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Audiobook Review: The Passage by Justin Cronin, Narrated by Scott Brick et al

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I remember clearly the first time that I saw the book for sale and the black and white face of the young girl on the front cover. Intrigued I browsed the book and on seeing it was about vampires (well, okay, he calls them “virals”) put it back.

However, it never really left my memory, and when the opportunity came to download the audio book, well, I took it. Strangely, shortly after this point I had a bad eye infection and was consigned to immobility for a couple of days. So a great opportunity to listen and remember this unabridged recording is 36 hours long.

The theme is similar to Stephen King’s The Stand as well as Swan Song from Robert McCammon. However, don’t be fooled into thinking that they are the same.

So what is the book like?

Long, very long and in parts it does seem to droop a little. However, this is only a minor point, and I guess difficult to avoid.

The early chapters were read in a very droll and depressed voice. This made it quite hard to listen to, but I stuck with it. After a while I am not sure if I just got used to it or the reading improved.

One thing which quickly became apparent is that the author has a knack of introducing good characters, setting you up for a great story line — and then the plots are sidelined. Very frustrating, but I suspect that some of the promising ones will be developed in the follow up book.

I love books about the country, road trips, tales of the countryside with the writing being so good that you can imagine yourself walking the same roads. The Stand does this brilliantly. The Passage, well, just seems to pass through the countryside. Cronin might well be able to write a good page turner, but there is precious little real description of the world outside the immediate discussions.

The first third of the book leads up to the virus being released. There is tension, fear, and it builds well. You think that you know where the story is going, but don’t make this mistake, you just can’t make assumptions here. It seems as if Cronin is building up the young girl, Amy, into a character similar to the one used in Swan Song or indeed Firestarter (Stephen King, again). But this isn’t to be.

For the second third we are moved 100 years or so into the future, and essentially you have a small colony of founding fathers stuck out in the wilderness and surrounded by enemies. Sounds familiar? Well, the symbolism just goes on with 12 virals and a master viral as well. The pace is slower, but you do get a chance to really get to know the characters and to fit into their world. Some reviewers thought this part of the book was too slow, but for me it was just riveting.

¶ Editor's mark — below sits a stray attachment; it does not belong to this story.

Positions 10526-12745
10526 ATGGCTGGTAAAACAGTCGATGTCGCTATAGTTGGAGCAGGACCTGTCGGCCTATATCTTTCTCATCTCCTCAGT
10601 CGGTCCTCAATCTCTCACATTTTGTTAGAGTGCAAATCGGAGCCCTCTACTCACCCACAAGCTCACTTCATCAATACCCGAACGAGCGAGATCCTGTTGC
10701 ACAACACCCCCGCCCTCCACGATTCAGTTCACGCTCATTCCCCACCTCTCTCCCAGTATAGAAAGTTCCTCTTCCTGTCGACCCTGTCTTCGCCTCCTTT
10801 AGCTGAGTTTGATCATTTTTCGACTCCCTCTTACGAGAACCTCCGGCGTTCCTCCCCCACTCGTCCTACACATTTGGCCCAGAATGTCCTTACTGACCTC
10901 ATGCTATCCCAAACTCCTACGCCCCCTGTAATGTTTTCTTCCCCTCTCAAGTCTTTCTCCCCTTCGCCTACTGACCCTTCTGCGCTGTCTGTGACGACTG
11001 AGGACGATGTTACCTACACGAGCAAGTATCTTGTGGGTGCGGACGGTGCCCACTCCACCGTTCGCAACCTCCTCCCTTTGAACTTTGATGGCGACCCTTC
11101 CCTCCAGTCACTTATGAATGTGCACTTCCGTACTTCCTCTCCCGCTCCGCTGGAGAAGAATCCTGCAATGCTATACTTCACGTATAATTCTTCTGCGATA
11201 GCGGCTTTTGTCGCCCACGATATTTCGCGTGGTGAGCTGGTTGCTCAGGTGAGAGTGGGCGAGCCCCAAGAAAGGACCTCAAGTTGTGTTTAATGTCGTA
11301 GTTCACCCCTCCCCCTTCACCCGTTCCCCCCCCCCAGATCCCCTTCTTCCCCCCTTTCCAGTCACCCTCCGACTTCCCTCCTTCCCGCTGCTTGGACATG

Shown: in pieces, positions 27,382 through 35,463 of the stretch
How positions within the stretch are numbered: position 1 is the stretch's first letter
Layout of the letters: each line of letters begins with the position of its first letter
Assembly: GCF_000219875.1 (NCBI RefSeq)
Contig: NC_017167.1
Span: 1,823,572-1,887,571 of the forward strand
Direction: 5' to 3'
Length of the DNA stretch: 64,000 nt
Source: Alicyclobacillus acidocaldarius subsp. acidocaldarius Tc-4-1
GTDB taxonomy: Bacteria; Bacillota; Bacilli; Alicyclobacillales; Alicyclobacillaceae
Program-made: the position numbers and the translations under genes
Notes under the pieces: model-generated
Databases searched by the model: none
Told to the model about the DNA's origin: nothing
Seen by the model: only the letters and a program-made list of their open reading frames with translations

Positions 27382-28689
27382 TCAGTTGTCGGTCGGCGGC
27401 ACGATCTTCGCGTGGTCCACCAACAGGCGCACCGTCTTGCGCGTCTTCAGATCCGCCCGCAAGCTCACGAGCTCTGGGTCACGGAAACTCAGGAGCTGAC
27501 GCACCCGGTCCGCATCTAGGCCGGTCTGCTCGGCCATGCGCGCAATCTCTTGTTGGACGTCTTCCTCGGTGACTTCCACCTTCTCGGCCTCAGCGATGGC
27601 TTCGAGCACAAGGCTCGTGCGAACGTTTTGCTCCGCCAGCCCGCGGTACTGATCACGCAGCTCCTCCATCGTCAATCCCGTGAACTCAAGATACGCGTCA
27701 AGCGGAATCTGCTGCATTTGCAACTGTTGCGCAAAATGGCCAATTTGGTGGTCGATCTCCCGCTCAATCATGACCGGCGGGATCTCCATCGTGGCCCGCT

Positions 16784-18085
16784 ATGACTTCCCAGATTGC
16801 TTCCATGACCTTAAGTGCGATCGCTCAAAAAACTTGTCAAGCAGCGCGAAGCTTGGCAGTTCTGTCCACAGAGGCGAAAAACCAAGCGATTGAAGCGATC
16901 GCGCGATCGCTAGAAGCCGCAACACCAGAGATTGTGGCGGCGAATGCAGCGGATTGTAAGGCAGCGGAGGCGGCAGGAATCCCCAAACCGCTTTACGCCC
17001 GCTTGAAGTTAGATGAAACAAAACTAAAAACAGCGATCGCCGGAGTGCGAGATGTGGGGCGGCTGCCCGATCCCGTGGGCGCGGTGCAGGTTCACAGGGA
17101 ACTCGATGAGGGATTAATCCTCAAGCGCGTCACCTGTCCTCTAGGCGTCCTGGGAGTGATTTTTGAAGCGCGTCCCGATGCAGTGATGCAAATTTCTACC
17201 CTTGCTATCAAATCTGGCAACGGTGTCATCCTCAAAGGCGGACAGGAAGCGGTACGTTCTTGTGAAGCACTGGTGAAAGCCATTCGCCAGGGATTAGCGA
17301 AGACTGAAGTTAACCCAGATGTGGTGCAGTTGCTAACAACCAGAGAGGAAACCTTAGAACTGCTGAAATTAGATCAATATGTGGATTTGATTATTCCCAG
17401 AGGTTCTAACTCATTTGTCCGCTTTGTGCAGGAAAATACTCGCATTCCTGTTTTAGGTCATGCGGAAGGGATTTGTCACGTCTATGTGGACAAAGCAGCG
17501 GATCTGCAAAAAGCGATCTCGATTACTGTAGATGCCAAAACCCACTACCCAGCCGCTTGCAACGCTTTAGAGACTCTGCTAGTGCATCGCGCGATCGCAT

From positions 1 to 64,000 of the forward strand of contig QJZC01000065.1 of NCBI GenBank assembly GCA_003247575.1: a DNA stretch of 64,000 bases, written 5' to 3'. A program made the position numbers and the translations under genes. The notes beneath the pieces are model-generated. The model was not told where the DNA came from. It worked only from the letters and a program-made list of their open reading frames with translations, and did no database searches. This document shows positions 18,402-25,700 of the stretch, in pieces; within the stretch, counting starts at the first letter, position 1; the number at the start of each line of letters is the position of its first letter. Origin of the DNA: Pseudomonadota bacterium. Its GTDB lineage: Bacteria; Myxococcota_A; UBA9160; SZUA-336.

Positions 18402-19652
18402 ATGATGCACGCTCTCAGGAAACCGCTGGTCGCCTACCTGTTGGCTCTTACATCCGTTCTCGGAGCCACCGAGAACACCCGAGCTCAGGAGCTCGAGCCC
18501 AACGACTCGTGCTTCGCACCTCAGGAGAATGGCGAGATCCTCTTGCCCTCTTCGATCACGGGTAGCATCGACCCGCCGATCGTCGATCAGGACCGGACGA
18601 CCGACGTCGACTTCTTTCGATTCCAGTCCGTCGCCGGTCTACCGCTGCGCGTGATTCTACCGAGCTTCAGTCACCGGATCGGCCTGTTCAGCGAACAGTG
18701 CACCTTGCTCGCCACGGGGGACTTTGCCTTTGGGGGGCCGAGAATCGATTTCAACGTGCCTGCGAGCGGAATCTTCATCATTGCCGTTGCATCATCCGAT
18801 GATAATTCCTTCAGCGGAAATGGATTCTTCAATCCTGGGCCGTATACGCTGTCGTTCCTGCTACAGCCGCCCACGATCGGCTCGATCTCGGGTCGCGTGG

The third part of the book involves a group of survivors tracking down and killing one of the main virals. At this point I was longing to hear what had happened to the rest of the country. I wanted to escape from the claustrophobia of the colony and to explore America. You do get some of this, but at the end of it I just reckon that travel scenes are not part of Cronin’s plans.

Over the last twelve months I have often thought of the stories told within the book. Some of the strands are very good, and to me the book has a quite terrifying section where a train full of children leaves Philadelphia for the safety of the west coast. But it has to survive attacks from the virals. Basically if a carriage is breached then that carriage and all the ones behind have to be jettisoned along with all the children in the train. Cynically, I would say this was written for the movie, but it is a damn good image.

How can I best sum it up?

Long, rambling, frustrating, addictive, terrifying, all these words and more.

Will I buy the follow up? You bet.

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About Colin Corlett

Living in the North of England and exploring the history and geography of this wonderful land.